# Bivariate and Multivariate outliers

While plotting data, some values of one variable may not lie beyond the expected range, but when you plot the data with some other variable, these values may lie far from the expected value.

So, after understanding the causes of these outliers, we can handle them by dropping those records or imputing the values or leaving them as it is.

**Standardizing Values:**

- To perform data analysis on a set of values, we have to make sure the values in the same column should be on the same scale.
- For example, if the data contains the values of the top speed of different companies’ cars, then the whole column should be either in meters/sec scale or miles/sec scale.

We can analyze the data using the following approach:

**Bivariate Analysis:**

- “Bi means two and variate means variable, so here there are two variables. The analysis is related to causing and the relationship between the two variables.”
- This type of data involves two different variables. The analysis of this type of data deals with causes and relationships and the analysis is done to find out the relationship among the two variables.
**Example:**An example of bivariate data can be temperature and ice cream sales in the summer season.Suppose the temperature and ice cream sales are the two variables of bivariate data. Here, the relationship is visible from the table that temperature and sales are directly proportional to each other and thus related because as the temperature increases, the sales also increase. Thus bivariate data analysis involves comparisons, relationships, causes, and explanations. These variables are often plotted on the X and Y axis on the graph for a better understanding of data and one of these variables is independent while the other is dependent.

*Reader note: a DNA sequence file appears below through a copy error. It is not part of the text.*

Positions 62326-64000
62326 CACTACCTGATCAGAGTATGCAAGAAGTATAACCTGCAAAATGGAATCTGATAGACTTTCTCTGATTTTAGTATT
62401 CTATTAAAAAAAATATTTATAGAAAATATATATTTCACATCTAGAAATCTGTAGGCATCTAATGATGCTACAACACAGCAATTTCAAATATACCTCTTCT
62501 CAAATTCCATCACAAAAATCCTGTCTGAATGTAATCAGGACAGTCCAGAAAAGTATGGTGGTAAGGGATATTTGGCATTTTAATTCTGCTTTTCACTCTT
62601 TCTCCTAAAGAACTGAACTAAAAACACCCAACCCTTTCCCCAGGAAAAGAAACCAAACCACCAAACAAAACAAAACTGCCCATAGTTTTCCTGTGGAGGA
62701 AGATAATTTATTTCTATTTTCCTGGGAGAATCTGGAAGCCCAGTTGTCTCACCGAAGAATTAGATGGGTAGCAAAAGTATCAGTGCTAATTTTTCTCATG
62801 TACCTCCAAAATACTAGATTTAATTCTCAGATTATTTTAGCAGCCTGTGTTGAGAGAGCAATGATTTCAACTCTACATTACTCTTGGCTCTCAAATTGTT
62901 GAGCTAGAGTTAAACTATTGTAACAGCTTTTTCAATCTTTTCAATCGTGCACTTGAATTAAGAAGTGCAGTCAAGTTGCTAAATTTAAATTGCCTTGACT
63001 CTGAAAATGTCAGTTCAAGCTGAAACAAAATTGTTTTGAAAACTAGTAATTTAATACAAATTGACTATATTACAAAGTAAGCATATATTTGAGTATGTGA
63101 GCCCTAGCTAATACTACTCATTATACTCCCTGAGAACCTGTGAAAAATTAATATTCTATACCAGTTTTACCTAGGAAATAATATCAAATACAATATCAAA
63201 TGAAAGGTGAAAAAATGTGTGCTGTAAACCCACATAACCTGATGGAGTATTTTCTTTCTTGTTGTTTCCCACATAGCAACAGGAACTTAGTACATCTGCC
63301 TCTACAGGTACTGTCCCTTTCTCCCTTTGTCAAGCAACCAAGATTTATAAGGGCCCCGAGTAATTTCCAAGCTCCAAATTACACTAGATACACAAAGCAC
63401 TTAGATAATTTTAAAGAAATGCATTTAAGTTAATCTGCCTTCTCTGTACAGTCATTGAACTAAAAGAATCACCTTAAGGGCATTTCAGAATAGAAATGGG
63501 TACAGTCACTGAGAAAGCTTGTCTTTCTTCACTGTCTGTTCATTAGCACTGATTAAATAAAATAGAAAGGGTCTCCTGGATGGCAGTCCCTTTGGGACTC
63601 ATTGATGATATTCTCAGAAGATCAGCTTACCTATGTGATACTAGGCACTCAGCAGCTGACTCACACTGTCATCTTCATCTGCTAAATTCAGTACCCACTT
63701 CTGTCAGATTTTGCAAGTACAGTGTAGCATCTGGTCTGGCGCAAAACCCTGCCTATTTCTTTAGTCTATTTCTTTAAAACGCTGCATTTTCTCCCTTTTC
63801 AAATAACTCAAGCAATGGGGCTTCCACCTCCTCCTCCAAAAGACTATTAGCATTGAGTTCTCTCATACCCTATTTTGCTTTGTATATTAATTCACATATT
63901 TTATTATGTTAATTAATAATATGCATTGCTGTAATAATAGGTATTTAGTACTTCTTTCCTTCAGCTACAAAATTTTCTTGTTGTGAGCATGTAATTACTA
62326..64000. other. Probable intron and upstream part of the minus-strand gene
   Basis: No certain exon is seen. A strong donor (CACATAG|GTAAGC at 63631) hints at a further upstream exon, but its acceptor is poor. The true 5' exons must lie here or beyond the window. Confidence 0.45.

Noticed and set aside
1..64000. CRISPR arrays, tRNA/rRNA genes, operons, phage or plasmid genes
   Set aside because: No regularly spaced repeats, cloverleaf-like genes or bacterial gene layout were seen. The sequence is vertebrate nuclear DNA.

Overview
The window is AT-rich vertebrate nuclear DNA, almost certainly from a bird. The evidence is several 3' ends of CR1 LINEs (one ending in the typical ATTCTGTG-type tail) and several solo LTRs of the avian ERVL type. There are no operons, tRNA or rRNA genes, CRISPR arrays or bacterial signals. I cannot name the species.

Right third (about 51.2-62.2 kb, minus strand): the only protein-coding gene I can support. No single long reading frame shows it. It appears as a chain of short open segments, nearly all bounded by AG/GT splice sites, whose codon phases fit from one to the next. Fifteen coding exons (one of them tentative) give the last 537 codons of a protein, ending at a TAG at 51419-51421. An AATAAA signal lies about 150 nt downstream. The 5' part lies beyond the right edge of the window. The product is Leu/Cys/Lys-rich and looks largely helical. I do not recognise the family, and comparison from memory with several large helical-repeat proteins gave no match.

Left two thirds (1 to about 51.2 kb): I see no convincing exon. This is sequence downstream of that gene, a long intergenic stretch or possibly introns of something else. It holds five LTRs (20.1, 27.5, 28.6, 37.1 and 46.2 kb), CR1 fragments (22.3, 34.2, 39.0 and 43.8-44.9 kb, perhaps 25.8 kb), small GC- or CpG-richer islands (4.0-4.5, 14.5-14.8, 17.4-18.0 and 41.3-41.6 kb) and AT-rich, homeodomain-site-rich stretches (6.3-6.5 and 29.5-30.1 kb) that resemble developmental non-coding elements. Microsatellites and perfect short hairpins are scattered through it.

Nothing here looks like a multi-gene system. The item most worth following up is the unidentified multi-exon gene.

There are three types of bivariate analysis.

**1. Bivariate Analysis of two Numerical Variables (Numerical-Numerical): **

A **scatter plot** represents individual pieces of data using dots. These plots make it easier to see if two variables are related to each other. The resulting pattern indicates the type (linear or non-linear) and strength of the relationship between two variables.

In a scatterplot, we describe the overall pattern with descriptions of **direction**, **form**, and **strength**. Deviations from the pattern are still called outliers.

**2. Bivariate Analysis of two categorical Variables (Categorical-Categorical): **To find the relationship between two categorical variables, we can use the following methods:

**Two-way table:**We can start analyzing the relationship by creating a two-way table of count and count%. The rows represent the category of one variable and the columns represent the categories of the other variable. It shows the count or count% of observations available in each combination of row and column categories.**Stacked Column Chart**: This method is more of a visual form of a Two-way table.

**3. Bivariate Analysis of one numerical and one categorical variable (Numerical-Categorical)**

**Handling Outliers:**** **

There are several techniques for handling outliers. We only give 3 techniques:

**a**. **Dropping/ Trimming** the outliers data: You omit the outlier’s values.

**b.** **Caping the outliers data**: You replace the outlier’s values with upper bound and lower bound. outliers that are located at more upper bound be replaced by upper bound values. Otherwise, outliers that are located at the lower bound can be replaced with a lower bound.

**c.** **Replacing with new values**: You replace outliers’ values with mean, median, or mode.

d. You can convert everything into **‘Log form’**, as log brings everything at the same distance. (works on numeric data only though)